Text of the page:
A GREAT many hundred years ago Xerxes, a Persian king, collected the largest number of men ever 

known to have assembled at any one time. 

He was going over into Greece to conquer the people of that country. But he failed to accomplish his object, for the Grecians were a very brave and determined people, while the Persians were accustomed to ease and luxury. A great many things happened in connection with this expedition, which are very interesting to read about. Among the rest is the way in which Xerxes carried his immense army over the Hellespont, a wide strait of stormy water, separating Asia from Europe. His army was so vast that it would have taken weeks and weeks to carry them over in boats, and yet the water was too deep, and the strait too wide to think of building a bridge. 

So Xerxes ordered his men to place two lines of boats, lying side by side, across the strait, and then to build a floor, using the boats for piers, or supports. When this was done, the baggage and horses were taken across on one bridge, while the men crossed on the other. Although both men and beasts were hurried across by being driven with the lash, yet so mighty was the host that they were seven days and seven nights in crossing.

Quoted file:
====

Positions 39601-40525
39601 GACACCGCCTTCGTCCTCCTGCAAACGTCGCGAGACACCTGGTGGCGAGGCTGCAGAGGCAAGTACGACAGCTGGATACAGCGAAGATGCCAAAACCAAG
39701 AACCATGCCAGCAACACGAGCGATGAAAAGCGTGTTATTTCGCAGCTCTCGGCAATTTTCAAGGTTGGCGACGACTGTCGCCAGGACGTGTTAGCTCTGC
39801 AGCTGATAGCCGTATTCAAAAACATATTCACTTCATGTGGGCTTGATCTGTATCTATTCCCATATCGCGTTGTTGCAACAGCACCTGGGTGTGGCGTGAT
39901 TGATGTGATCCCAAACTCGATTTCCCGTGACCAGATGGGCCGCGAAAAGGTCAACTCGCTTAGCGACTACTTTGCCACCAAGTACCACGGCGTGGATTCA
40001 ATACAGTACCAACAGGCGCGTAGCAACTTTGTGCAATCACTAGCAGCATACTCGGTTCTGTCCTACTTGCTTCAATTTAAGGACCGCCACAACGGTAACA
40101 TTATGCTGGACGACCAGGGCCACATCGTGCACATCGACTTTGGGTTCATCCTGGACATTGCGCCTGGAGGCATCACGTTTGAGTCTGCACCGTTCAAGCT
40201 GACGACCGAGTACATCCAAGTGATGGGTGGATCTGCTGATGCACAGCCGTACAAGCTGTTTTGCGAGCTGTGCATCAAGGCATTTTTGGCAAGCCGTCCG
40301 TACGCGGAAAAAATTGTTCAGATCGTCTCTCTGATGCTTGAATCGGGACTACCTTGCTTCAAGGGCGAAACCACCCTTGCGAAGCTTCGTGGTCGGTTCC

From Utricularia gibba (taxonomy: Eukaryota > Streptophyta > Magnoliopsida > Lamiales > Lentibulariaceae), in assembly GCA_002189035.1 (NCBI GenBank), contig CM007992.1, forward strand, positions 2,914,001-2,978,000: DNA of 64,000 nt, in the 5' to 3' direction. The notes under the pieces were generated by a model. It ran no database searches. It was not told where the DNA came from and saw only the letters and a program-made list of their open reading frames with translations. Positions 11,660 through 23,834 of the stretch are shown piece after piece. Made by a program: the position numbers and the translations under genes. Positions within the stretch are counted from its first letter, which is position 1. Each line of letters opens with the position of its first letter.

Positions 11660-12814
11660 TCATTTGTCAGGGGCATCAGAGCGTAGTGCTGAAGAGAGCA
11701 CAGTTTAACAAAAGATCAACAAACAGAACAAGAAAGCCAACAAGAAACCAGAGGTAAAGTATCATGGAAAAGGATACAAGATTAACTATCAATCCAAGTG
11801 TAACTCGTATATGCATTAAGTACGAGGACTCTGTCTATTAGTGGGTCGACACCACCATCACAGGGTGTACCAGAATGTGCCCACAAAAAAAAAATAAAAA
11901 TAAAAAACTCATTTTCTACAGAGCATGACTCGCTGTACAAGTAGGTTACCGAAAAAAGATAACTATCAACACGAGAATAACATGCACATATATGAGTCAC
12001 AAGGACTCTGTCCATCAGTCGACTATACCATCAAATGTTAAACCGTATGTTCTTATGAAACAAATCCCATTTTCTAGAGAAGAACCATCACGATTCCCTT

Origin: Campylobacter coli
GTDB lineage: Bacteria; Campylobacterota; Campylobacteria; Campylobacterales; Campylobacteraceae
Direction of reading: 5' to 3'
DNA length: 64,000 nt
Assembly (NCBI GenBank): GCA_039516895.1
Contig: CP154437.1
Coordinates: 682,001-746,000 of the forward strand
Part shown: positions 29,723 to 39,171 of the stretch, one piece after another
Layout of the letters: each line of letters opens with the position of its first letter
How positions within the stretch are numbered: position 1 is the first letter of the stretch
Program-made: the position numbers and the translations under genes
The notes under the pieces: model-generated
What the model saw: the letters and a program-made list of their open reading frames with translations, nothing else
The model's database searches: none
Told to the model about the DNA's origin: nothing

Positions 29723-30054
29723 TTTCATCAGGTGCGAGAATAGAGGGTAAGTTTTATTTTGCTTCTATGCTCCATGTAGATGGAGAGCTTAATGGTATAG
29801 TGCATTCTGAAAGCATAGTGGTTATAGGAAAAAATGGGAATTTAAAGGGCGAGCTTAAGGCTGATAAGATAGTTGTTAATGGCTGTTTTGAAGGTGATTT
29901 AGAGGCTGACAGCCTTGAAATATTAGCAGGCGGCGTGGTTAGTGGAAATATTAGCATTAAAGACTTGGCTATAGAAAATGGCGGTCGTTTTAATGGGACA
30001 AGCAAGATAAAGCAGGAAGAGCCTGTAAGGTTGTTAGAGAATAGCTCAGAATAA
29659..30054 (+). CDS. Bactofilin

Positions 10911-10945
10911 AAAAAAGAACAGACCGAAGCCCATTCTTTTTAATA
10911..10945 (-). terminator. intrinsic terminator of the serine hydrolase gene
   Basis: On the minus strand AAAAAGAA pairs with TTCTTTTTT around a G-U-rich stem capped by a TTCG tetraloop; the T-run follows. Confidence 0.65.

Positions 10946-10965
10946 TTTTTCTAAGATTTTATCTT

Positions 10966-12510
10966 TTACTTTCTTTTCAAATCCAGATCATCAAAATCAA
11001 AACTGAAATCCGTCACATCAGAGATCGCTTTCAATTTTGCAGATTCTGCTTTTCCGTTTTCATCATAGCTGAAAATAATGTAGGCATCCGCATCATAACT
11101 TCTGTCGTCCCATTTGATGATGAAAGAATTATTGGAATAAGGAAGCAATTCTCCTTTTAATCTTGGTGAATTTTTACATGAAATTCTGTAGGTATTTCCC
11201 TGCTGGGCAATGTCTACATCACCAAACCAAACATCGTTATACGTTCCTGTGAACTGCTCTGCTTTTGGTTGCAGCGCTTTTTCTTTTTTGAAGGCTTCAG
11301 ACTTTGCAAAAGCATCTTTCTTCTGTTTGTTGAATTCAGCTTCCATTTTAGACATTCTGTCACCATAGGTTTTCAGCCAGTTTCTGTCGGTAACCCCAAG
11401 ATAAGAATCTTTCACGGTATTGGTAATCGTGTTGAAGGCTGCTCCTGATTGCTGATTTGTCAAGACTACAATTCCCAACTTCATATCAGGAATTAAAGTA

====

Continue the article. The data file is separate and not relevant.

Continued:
Since the days of Xerxes, many other generals have made use of boats to build bridges upon, and now scarcely any army thinks of starting out on a campaign without carrying the timber necessary to build a "pontoon bridge," as they are called. With such a bridge, they can cross rivers at any point they choose, and can carry off their bridge with them, and not leave it for their enemies to use. The picture will give some idea of how these bridges are built, and how they look. 

C. A. G